Tuesday, February 20, 2007

An Introduction to Penelope Lively

Penelope Lively was born on March 17, 1933 in Cairo, Egypt. At the age of 12 she was sent to school in England and in 1956 she graduated with a degree in History from St. Anne's College, Oxford University. Lively still lives in England with her husband Jack, who is a Professor of Politics at the University of Warwick. She has two children: Adam, who published his first novel at 26, and Josephine, who is an oboist with the London Philharmonic Orchestra.

Lively began writing in 1970 and her work is generally concerned with the continuity of past and present, and with the relationship between personal memory and history. She says, "Perhaps what I'm interested in... is the operation of memory, the ways in which the physical world is composed of memory, the ways in which it's an encumbrance and the ways in which it's an asset... I can hardly decide which it is. But it's something that I'm constantly aware of and constantly seeing new ways of exploring fictionally." Other frequent themes in Lively's books are death and loss; for example, The House at Norham Gardens is concerned with Claire and the not-too-distant deaths of her great Aunts, and what it will mean to her when both her parents are already dead.

Lively's children's books include:

1970 Astercote (About a village that's literally trapped in the past - Review)
1971 The Whispering Knights (About 3 children who decide to re-create a Witch's Brew, and the consequences that accrue - Review)
1971 The Wild Hunt of Hagworthy (What happens when an ancient ritual is performed in the modern day - Review)
1972 The Driftway (About a boy who comes to terms with his stepmother after a series of "encounters" with people from the past - Review)
1973 The Ghost of Thomas Kempe (About a ghost who thinks a 20th century boy is his latest apprentice - Review)
1974 The House in Norham Gardens (About an orphan girl who faces up to the knowledge that she will lose her guardian aunts in the not-too-distant future - Review)
1975 Boy Without a Name (About a nameless boy who learns to be a stonemason and earns a name for himself - Review)
1976 A Stitch in Time (About a girl who finds links with the past via a sampler - Review)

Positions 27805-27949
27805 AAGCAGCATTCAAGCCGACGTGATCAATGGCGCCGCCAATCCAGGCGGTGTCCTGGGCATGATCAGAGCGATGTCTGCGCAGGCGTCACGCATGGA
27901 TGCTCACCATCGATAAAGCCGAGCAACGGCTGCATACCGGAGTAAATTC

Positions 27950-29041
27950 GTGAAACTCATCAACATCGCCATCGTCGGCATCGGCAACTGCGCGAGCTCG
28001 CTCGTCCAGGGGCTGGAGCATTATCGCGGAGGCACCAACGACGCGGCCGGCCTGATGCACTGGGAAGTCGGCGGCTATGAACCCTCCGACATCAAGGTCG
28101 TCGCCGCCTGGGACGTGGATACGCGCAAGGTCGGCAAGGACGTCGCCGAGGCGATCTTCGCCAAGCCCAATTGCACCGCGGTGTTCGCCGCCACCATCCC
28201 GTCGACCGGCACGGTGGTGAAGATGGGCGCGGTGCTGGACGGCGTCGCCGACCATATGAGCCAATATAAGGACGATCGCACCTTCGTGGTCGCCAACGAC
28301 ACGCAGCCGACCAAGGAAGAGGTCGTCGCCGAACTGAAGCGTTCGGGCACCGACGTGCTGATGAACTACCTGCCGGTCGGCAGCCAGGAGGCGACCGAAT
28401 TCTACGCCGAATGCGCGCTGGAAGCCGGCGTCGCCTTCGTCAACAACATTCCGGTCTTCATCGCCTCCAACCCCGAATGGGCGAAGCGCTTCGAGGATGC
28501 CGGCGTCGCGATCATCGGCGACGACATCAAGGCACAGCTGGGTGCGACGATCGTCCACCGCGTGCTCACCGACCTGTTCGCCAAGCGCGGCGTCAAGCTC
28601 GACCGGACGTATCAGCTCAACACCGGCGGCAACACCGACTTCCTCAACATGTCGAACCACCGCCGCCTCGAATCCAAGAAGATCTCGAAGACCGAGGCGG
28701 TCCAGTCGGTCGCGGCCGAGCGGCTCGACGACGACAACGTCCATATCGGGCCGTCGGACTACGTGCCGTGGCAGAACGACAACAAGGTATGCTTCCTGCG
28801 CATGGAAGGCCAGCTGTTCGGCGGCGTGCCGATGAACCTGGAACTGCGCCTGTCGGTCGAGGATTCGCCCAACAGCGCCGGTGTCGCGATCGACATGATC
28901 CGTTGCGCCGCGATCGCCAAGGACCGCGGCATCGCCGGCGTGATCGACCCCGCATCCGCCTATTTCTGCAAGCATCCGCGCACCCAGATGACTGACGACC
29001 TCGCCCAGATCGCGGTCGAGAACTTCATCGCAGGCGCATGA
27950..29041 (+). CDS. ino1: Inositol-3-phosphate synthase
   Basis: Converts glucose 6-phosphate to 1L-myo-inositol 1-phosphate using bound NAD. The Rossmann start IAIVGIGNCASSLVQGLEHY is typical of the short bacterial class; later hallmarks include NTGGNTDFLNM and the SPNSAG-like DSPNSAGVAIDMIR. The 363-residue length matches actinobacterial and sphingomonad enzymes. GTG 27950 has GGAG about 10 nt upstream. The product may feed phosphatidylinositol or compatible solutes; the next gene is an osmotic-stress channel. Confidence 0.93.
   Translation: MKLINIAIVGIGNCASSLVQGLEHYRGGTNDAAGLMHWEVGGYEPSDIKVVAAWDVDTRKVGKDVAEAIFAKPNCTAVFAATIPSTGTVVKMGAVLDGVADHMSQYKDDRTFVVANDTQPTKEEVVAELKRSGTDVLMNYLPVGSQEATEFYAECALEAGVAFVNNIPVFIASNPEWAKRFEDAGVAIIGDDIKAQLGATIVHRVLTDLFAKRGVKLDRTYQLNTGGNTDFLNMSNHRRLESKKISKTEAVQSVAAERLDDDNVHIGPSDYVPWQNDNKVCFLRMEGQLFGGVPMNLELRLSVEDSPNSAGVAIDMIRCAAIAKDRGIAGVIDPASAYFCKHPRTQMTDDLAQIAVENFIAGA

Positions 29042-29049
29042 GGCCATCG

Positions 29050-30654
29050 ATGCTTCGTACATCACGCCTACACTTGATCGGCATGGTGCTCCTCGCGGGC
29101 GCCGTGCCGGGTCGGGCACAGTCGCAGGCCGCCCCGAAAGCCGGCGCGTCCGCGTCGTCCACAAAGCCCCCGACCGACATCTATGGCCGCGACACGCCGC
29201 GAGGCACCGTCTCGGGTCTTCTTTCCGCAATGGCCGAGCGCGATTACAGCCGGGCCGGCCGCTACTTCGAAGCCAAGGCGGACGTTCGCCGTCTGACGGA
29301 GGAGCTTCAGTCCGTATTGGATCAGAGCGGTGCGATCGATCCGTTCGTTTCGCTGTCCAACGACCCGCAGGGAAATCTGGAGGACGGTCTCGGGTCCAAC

1978 The Voyage of QV66 (A futuristic tale with a dystopian theme – and talking animals - Review)
1981 The Revenge of Samuel Stokes (About a ghost who objects to a modern building developing that's been created on the site of his landscaped masterpiece - Review)
1984 Uninvited Ghosts and Other Stories (A collection of short stories - Review)

Since the publication of her first novel, Astercote in 1970, Lively has developed into a writer who is as prolific as she is wide-ranging. She is the author of over forty novels, short story collections and children’s fiction, and has published in everything from The Literary Review to Woman’s Own, from Cosmopolitan to Books and Bookmen. As the diversity of publications suggests, Lively’s work appeals to both a youthful, popular audience keen to find escape within a good book, and to an academic audience, which is interested in her experimental narrative techniques and her creation of what post-modern scholars sometimes refer to as "historiographical metafiction".

In discussing her storytelling, Lively has this to say:

"In writing fiction I am trying to impose order upon chaos, to give structure and meaning to what is apparently random. People have always sought explanations and palliatives for the arbitrary judgements of fate. I am an agnostic, and while I would not suggest the construction of fiction as an alternative to religious belief, it does seem to me that many writers - and I am certainly one - look at it as an opportunity to perceive and explain pattern and meaning in human existence. I am also deeply conscious of the limitations of experience - the sense in which the writer is fettered by gender, age and social and historical context. It seems to me that the challenge of writing novels and short stories is to transcend and translate personal experience, to try to give a universal and comprehensible significance to things which seem part of the fortuitous scenery of one's own life. But a view of the world is essentially and inevitably a personal one, conditioned by circumstance; I write within the English tradition of saying serious things in a relatively light-hearted way. Two of the qualities I most admire in other writers are accuracy and concision - the ability to say most by saying least; with this in mind what I am always trying to do is to find ways of translating ideas and observations into character and narrative. The short story can act as a concentrated beam of light; the novel is a more expansive and dispersed reflection. They do different things, I think, but both depend upon selection and metamorphosis - taking from life the situations that seem to offer insights, and then giving them the form and discipline of fiction." (From the Contemporary Writers site.)

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